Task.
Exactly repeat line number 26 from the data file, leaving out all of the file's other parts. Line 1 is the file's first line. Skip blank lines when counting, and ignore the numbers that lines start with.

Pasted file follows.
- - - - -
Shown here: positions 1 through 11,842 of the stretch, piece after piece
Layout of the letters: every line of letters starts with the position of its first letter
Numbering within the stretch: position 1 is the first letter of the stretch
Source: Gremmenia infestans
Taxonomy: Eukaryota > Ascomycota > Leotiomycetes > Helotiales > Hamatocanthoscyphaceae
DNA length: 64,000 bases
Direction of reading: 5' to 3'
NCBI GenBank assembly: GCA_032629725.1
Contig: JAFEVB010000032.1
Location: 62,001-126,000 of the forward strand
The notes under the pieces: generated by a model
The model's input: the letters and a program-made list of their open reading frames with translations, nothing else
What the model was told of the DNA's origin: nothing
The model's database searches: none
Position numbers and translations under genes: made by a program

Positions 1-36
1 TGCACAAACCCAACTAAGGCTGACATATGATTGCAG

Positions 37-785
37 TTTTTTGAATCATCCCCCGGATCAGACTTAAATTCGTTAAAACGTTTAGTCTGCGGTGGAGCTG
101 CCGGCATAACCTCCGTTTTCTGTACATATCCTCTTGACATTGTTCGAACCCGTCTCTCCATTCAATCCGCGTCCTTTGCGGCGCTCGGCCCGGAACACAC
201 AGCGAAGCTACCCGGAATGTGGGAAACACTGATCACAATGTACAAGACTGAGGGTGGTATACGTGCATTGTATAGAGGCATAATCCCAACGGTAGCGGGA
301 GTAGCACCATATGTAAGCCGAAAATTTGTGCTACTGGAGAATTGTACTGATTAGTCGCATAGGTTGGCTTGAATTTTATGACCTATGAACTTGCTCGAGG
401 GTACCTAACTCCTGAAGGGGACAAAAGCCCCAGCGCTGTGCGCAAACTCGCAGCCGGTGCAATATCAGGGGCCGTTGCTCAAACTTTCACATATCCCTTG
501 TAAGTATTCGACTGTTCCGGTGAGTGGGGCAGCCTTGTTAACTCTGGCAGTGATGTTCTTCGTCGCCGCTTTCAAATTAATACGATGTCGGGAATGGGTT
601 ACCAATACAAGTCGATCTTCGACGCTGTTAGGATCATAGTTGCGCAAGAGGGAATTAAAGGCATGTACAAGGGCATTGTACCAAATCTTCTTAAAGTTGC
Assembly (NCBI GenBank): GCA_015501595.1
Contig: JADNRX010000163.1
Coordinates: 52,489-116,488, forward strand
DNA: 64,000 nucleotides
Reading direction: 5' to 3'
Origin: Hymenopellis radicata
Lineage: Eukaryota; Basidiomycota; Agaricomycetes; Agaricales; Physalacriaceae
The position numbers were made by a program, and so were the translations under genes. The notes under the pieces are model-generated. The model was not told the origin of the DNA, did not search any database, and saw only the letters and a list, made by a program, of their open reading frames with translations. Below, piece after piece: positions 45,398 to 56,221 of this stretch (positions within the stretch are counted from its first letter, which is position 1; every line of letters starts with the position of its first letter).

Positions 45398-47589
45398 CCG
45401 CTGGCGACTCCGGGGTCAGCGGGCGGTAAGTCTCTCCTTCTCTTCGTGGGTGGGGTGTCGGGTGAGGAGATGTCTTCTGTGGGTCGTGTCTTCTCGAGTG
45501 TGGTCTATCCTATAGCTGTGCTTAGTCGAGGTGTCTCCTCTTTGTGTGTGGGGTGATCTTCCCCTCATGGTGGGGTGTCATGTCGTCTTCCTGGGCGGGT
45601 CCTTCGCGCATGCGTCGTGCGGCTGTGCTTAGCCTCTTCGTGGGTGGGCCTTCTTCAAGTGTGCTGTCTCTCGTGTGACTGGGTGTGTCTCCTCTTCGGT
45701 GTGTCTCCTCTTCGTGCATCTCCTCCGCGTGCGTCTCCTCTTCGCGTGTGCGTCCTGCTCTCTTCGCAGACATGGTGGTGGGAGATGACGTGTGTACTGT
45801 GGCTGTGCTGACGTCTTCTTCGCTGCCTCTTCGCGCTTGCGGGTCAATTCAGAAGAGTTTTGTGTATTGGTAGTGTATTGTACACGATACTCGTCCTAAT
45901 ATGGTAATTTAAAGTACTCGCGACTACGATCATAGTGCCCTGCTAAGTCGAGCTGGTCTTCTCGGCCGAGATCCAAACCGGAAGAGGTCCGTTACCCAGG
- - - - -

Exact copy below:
Assembly (NCBI GenBank): GCA_015501595.1